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5.1 Provisioning (Activation)
Usually, if the cable modem is being installed by a technician, when he arrives at your residence, he calls his dispatcher and tells him or her the HFC MAC address of your modem. If you look at your cable modem, you will see a string of numbers on it somewhere starting with 00-90, 00-20, 00-00, or something similar. (Those numbers vary with the manufacturer of the modem).
If you are doing a self install, you are usually instructed to call your cable company and read the number off to them. They then bind it to your account and activate it.
Every cable modem manufactured has a unique MAC address (just like every network card or network device). This MAC address is bound to your account, and if your account is active, the cable modem is allowed to talk on the network.
After your modem is provisioned or activated, you then hook it up to your cable and plug it in.
(Continue on to Modem Boot Up...)
Charter Cable in my home town started using reverse provisioning. When I moved I took my cable modem with me to my new house. When I plugged it into the new house (and a different network segment)a page poped up on my web browser asking me to either enter my account number so the system could see if I was paying for internet service or to click a button to order internet service. Once I completed the reverse provisioning I have not seen this page again. I though this was pretty ingenious. Your site is great, thank you!!!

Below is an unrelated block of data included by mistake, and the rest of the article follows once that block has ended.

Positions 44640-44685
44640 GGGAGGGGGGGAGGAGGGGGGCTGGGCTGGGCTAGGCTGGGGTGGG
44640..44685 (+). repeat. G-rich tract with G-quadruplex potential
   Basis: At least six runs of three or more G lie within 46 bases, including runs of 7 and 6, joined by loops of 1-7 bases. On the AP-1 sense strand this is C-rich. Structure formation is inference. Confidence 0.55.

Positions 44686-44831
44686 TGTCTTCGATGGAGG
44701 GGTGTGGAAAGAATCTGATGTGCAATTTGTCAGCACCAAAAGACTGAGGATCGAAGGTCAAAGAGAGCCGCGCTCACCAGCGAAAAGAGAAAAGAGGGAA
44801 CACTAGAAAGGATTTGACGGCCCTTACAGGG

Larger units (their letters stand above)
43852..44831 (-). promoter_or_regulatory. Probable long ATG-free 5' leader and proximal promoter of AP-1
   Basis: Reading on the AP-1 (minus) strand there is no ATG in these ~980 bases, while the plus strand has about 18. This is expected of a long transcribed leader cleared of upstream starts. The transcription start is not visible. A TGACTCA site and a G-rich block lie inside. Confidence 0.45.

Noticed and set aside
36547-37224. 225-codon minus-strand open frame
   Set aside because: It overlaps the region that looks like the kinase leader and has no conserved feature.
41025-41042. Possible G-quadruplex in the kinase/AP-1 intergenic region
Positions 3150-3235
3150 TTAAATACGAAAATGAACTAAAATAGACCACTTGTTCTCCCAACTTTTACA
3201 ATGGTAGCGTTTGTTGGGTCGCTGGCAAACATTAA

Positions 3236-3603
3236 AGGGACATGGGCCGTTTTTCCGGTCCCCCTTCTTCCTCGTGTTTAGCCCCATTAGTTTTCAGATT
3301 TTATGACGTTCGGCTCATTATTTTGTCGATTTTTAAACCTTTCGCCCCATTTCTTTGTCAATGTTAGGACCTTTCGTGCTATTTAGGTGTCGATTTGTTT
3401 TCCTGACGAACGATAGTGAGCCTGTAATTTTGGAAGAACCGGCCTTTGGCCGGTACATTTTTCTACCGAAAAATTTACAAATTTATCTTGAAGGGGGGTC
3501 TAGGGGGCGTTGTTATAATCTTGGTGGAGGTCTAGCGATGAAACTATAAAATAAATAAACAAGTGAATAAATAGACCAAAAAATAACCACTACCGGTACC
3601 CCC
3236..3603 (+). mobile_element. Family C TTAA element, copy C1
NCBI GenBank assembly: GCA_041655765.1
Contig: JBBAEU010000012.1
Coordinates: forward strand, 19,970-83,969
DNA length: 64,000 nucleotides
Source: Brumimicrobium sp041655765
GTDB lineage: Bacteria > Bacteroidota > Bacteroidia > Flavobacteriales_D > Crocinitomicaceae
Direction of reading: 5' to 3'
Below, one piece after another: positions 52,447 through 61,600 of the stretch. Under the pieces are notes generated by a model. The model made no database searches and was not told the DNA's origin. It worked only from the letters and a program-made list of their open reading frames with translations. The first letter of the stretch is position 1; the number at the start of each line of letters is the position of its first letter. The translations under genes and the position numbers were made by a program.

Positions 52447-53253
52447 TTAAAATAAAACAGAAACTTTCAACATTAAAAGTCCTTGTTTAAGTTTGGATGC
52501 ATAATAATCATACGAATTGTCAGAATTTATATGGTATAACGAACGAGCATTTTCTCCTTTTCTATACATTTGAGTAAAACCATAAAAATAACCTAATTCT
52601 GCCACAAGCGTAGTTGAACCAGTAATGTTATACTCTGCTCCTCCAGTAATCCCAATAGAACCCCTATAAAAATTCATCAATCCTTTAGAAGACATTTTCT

My cable company (Time Warner/Road Runner) representative didn't tell me about activation. He just gave me the modem and a splitter, told me to take it home and connect it and my TV cable box to my incoming cable line, using the splitter, and I'd be all set. Well, that part was easy, but then my modem wasn't allowed to talk on the network. So I connected back to my DSL account (which I'm going to drop) long enough to get on tech support chat with my cable company and they told me what the problem was and how to fix it. I called my cable company (at 8 pm on a Friday evening, but evidently it's available 24/7), worked my way through the voice prompts, got to an actual human, and told her my story. She fixed me up right away. The whole experience was very annoying, though not serious in that the issue was resolved. I wanted to add this to the FAQ in case others experience the same glitch.
Some systems place High Pass Filters and/or Traps on a customer's line if they are not an active HSD customer. This prevents the cable modem from being able to talk back to the head end and/or from receiving a cable modem signal.
If this is the company's ONLY way of protection, and they forgot to put one on your line, then you may be able to hook up a cable modem and surf away.
This is unlikely though.
Most cable companies now authorize your cable modem by serial number and/or MAC address. Attempting to use a non-authorized modem will just end up in your modem being denied access to the network.
What must I do to change my ADSL to My.T
As far as I know, there are three major ways that cable companies allow cable modems to access their network:
Some cable companies don't care about the MAC address of your cable modem. They prevent your modem from talking back to them by installing a filter and/or trap on your cable line at the tap.
When you get your service activated, they come out and remove whatever they need to.
This is not used often because it's very easy for people to steal cable modem service.
2.) HFC (Cable Modem) MAC Authentication:
In this case, the cable company would authorize your cable modem by it's MAC. Every DOCSIS cable modem has one, and if you look at yours, it should have a sticker with an "HFC MAC". When your modem boots up, it attempts to talk to your cable provider, and the provider will either grant or deny it access based on it's MAC address.
3.) HFC (Cable Modem) AND NIC (Network Card) MAC Authentication: